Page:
4. The answer to all my problems.
ONE YEAR AGO: "Larry Bommer: rememberer of old shows, righter of wrongs."
TWO YEARS AGO: "Something to keep in mind at a karaoke bar: there are unknown unknowns, the ones we don't know we don't know."
FOUR YEARS AGO: "I am Dr. James Dobson's worst nightmare."
SIX YEARS AGO: "Playwright Richard Greenberg never lets the fact that he has little to say get in the way of his saying a lot."
Four things that have been making me feel old lately:
1. Apparently the whiskers on my chin grow in gray now.
2. New technologies and pop stars baffle me.
3. Every day, the world seems fuller of impossibly beautiful men, and all of them appear to be significantly younger than I am.
4. And I hate the way they dress.
Kito and I have begun the transition from tenants to homeowners. The lease on our current apartment expires at the end of April, and we figured it was a good time to buy a place of our own. So we got ourselves a realtor and got ourselves "pre-approved" for a mortgage.
Every few days, the realtor, Tabitha, emails us a batch of property profile pages containing photos and stats and such. We look them over and indicate in a little box whether we are "Interested," "Not Interested," or "Maybe Interested." This part of the process is sort of fun because it's similar to rating photos on that Hot or Not site that was briefly popular in the Internet's pre-Facebook days.
Tabitha then sets up showings at properties in which we have indicated an interest. During a showing, the three of us traipse through some stranger's home, and Kito and I try to imagine ourselves living there. Sometimes it's hard not to get distracted by the current owner's decor. At the second place we toured, for instance, there was a large painting of an erect penis with a crucifix dangling from its shaft. I was supposed to be thinking about square footage and where to put the dining room table, but all I could think about was how if I owned that painting I'd have to take it down every time my mother came to visit because an erect cock is bad enough, but a Catholic one is unthinkable.
Generally, it's easier to find reasons for excluding a place than reasons for keeping it in the running. Ideally, I want a home that's vintage but modernized but not too modernized, with a small office and lots of sunlight and fixtures that don't look chintzy. I'd like the floors and cabinetry to feel sturdy, and I'd like for the overall vibe to feel inviting and interesting, and, basically, I'd like for the place to make me happy and solve all my problems and convince me that everything is going to be okay. And it should be close to the el.
I'll know it when I see it.
A poem I clipped from the February 16 issue of The New Republic:
For the AIDS Dead
The plague you have thus far survived. They didn't.
Nothing that they did in bed that you didn't.
Writing a poem, I cleave to "you." You
means I, one, you, as well as the you
inside you constantly talk to. Without
justice or logic, without
sense, you survived. They didn't.
Nothing that they did in bed that you didn't.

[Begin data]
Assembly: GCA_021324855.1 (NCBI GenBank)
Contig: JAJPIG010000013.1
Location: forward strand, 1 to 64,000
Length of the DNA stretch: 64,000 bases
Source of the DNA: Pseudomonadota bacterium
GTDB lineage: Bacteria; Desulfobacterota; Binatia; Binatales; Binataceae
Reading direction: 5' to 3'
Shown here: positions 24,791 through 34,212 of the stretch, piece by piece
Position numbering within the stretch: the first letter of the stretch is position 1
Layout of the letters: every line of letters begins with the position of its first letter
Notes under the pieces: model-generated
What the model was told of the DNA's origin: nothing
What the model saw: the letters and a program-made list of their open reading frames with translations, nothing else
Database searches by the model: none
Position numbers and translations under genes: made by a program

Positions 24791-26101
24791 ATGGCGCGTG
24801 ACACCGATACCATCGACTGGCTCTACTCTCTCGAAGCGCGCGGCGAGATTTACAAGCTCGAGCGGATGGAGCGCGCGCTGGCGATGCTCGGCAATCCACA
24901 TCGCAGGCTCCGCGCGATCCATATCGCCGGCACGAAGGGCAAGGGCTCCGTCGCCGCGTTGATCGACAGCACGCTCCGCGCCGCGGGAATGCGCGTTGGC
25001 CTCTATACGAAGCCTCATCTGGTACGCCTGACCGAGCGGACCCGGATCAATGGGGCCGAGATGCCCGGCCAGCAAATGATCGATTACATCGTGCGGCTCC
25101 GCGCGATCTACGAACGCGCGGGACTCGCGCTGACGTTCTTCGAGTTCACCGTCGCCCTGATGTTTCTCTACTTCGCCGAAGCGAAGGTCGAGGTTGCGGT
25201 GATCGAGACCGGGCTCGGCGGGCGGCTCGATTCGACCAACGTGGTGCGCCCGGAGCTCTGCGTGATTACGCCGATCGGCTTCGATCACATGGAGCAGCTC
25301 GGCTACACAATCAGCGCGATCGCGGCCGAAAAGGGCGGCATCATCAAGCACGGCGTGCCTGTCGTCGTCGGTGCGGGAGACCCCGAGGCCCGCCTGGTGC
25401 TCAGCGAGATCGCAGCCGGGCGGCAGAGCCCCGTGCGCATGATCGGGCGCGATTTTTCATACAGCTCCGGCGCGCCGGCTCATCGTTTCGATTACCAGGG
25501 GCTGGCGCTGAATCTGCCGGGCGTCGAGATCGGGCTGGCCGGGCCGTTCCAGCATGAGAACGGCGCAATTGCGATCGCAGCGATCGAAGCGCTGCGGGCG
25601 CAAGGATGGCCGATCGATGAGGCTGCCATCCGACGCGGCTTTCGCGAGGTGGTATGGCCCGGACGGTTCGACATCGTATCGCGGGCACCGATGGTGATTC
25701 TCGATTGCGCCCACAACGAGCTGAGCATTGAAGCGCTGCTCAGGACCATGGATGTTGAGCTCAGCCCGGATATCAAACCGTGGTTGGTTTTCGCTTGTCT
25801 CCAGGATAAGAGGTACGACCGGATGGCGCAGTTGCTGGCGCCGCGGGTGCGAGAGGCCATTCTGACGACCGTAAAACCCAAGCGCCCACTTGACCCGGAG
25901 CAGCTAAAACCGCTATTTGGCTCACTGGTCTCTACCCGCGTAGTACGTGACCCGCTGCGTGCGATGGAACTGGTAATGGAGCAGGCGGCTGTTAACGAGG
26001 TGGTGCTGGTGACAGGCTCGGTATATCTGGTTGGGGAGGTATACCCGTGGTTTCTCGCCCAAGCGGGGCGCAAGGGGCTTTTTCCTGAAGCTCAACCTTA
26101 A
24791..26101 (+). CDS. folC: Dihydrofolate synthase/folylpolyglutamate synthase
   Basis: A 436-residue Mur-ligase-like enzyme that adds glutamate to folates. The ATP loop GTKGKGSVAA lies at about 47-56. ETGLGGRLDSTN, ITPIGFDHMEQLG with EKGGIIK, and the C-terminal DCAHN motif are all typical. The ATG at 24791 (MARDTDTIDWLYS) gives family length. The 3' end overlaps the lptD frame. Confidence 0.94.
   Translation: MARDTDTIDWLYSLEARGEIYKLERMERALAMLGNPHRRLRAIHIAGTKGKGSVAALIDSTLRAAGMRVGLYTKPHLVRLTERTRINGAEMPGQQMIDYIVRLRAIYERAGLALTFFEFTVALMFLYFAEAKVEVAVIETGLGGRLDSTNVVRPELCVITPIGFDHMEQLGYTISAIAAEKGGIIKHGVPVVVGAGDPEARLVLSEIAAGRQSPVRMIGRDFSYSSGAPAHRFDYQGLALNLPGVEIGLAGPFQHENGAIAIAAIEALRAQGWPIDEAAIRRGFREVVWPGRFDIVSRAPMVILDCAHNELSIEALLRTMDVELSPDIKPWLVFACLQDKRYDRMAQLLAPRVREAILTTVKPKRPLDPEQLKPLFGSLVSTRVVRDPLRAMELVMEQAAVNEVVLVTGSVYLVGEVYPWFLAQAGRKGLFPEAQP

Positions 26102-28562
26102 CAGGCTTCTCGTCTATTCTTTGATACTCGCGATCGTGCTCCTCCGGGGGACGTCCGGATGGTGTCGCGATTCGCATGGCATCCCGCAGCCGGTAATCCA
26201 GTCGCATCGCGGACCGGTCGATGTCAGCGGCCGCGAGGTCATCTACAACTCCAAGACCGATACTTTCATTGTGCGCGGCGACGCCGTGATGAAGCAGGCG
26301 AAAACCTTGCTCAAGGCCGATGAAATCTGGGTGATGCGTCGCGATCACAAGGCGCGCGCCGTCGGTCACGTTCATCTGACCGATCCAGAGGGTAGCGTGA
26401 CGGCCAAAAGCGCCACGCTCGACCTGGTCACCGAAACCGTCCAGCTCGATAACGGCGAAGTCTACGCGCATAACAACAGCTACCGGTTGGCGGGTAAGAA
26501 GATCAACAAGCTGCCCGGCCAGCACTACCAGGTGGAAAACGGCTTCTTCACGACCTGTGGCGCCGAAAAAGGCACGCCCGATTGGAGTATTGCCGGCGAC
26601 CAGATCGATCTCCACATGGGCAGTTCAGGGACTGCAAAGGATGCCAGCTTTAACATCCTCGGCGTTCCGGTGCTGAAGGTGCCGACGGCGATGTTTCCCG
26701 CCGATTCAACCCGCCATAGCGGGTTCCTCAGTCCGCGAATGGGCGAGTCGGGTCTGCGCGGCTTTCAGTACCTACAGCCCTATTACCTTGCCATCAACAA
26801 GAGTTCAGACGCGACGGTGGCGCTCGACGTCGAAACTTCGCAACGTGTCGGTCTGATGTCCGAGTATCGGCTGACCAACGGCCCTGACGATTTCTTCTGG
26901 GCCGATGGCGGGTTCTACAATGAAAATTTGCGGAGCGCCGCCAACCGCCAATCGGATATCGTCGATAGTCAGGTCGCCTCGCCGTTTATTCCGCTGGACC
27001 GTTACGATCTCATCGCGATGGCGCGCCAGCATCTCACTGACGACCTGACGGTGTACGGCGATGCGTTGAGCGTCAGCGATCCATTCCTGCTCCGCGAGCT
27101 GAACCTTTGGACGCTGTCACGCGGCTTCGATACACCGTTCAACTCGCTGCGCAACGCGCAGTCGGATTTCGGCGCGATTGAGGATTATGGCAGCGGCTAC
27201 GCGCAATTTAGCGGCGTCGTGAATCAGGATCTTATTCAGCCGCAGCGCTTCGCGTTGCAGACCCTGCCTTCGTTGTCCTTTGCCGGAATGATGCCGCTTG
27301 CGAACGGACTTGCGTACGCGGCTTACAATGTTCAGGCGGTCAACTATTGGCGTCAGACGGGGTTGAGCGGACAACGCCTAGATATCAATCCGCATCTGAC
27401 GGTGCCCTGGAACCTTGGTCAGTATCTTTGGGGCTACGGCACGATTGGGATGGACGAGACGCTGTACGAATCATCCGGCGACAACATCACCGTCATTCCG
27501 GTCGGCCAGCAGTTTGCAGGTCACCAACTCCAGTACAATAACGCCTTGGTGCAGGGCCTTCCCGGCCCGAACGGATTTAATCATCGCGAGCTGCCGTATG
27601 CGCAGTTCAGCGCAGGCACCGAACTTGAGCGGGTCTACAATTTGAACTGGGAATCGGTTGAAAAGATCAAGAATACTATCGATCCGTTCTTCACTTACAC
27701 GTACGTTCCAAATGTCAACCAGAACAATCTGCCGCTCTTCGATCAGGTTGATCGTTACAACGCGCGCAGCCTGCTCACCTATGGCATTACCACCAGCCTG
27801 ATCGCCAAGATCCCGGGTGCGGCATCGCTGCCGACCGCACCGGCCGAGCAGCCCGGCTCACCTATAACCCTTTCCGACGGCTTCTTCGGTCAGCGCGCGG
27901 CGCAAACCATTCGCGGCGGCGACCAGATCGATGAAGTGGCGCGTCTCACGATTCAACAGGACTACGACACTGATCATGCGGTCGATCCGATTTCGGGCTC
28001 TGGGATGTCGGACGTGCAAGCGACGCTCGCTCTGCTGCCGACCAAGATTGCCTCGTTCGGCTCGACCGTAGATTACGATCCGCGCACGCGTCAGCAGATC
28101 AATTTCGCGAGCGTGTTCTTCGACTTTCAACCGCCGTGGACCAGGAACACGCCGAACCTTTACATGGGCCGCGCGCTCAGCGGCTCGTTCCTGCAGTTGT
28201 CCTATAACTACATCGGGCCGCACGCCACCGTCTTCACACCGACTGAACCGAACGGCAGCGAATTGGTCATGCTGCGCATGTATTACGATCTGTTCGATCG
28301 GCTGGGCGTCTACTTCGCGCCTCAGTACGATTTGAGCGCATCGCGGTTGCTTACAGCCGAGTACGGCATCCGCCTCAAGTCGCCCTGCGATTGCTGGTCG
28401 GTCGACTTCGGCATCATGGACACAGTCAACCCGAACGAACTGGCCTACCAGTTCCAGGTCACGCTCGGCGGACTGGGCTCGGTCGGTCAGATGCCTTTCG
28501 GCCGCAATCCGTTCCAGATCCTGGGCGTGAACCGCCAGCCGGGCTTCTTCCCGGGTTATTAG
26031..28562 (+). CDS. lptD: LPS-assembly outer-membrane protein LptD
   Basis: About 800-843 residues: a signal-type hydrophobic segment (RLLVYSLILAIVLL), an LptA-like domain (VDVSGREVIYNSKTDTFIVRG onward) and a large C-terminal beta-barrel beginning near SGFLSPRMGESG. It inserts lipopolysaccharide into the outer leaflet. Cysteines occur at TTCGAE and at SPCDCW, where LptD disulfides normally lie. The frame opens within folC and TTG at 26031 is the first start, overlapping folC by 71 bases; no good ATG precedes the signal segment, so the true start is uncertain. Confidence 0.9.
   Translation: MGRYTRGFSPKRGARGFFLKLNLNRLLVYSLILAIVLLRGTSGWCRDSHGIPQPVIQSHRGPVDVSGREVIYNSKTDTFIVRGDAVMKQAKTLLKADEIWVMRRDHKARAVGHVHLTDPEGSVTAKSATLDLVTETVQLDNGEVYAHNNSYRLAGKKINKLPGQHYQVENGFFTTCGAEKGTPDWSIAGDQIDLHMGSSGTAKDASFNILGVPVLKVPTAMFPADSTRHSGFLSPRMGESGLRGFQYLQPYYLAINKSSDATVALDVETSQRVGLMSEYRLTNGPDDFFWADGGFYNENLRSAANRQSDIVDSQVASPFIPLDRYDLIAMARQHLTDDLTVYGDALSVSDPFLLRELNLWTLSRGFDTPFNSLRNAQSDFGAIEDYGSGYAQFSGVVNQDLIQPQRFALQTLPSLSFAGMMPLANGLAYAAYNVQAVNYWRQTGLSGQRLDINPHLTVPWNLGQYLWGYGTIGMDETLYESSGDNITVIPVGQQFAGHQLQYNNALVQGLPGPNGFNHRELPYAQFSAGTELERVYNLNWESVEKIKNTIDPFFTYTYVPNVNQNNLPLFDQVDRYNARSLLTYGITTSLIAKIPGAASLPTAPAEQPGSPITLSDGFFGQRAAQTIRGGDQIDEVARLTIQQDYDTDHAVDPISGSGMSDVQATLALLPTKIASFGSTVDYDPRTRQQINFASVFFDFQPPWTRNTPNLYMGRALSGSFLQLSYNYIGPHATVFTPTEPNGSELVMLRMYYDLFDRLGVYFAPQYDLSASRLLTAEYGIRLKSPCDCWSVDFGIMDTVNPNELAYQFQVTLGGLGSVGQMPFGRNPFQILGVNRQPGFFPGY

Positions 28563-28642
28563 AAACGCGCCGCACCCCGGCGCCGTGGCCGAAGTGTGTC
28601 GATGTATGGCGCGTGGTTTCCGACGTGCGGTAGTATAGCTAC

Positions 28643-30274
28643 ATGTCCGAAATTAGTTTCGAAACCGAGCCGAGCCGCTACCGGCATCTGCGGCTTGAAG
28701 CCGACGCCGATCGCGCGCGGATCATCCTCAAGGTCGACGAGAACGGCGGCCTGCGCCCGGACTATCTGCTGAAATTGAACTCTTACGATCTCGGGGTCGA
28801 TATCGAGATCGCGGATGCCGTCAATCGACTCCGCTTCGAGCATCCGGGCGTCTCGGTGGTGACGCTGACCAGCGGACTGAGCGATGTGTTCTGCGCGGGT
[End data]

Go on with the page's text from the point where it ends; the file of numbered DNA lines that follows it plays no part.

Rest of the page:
My short review of Six Hours Short Productions' Chester and the Unbearable Burden, Parts I and II is in this week's Chicago Reader.
Hunger (Lifeline Theatre). During the Siege of Leningrad, a group of botanists struggles to survive shelling, extreme deprivation, and their own government. Chris Hainsworth's adaptation of Elise Blackwell's novel is alternately mordant and mournful. Through March 25.
Zastrozzi, the Master of Discipline (The Division). A criminal mastermind tracks down his messianic (and rather moronic) nemesis. In its debut effort, The Division shows it has vigor and panache to spare. Through February 25.
Hesperia (Writers' Theatre). A porn star becomes born again, and discovers that the flesh and the past aren't easily ignored. Randall Colburn's insightful and compassionate script gets a sensitively acted production from Writers' Theatre. Through March 18.
Gypsy (Drury Lane Oakbrook Terrace). A wholly competent version of the classic musical by Jule Styne, Stephen Sondheim, and Arthur Laurents. Klea Blackhurst's Mermanish Mama Rose doesn't reveal any new facets of the character, but she gets the job done. Through April 1.
Stuff I've dug up.
Here's a passage from a diary entry I wrote on today's date 11 years ago. I was 21 (and it shows).
I saw Gabriel again last night. I don't even know why. I don't particularly like him. I think I just want to make sure he continues liking me. Also, I sort of feel sorry for him. He seems lonely and insecure (what other reason for all those ill-timed, inappropriate reminders of his parents' wealth?). Having pity for him isn't the same as finding him appealing, mind you. On the contrary, I think he's a status-obsessed, self-absorbed, mean-spirited brat. I'm just saying that I understand what drives all the brattiness. It doesn't make me like him, but it does provide me with enough sympathy to sleep with him.
Kito and I have decided on a destination for our annual international trip: Istanbul. I realize that it's not as exotic as last year's tour through Atlantic Canada, but we want to see the world in all its multifariousness.
My elderly friend, Marie, seems to be fairly convinced that I'll end up in a Turkish prison. She's brought it up twice.
We leave at the end of August.
My review of Writers' Theatre's Hesperia is in this week's Chicago Reader.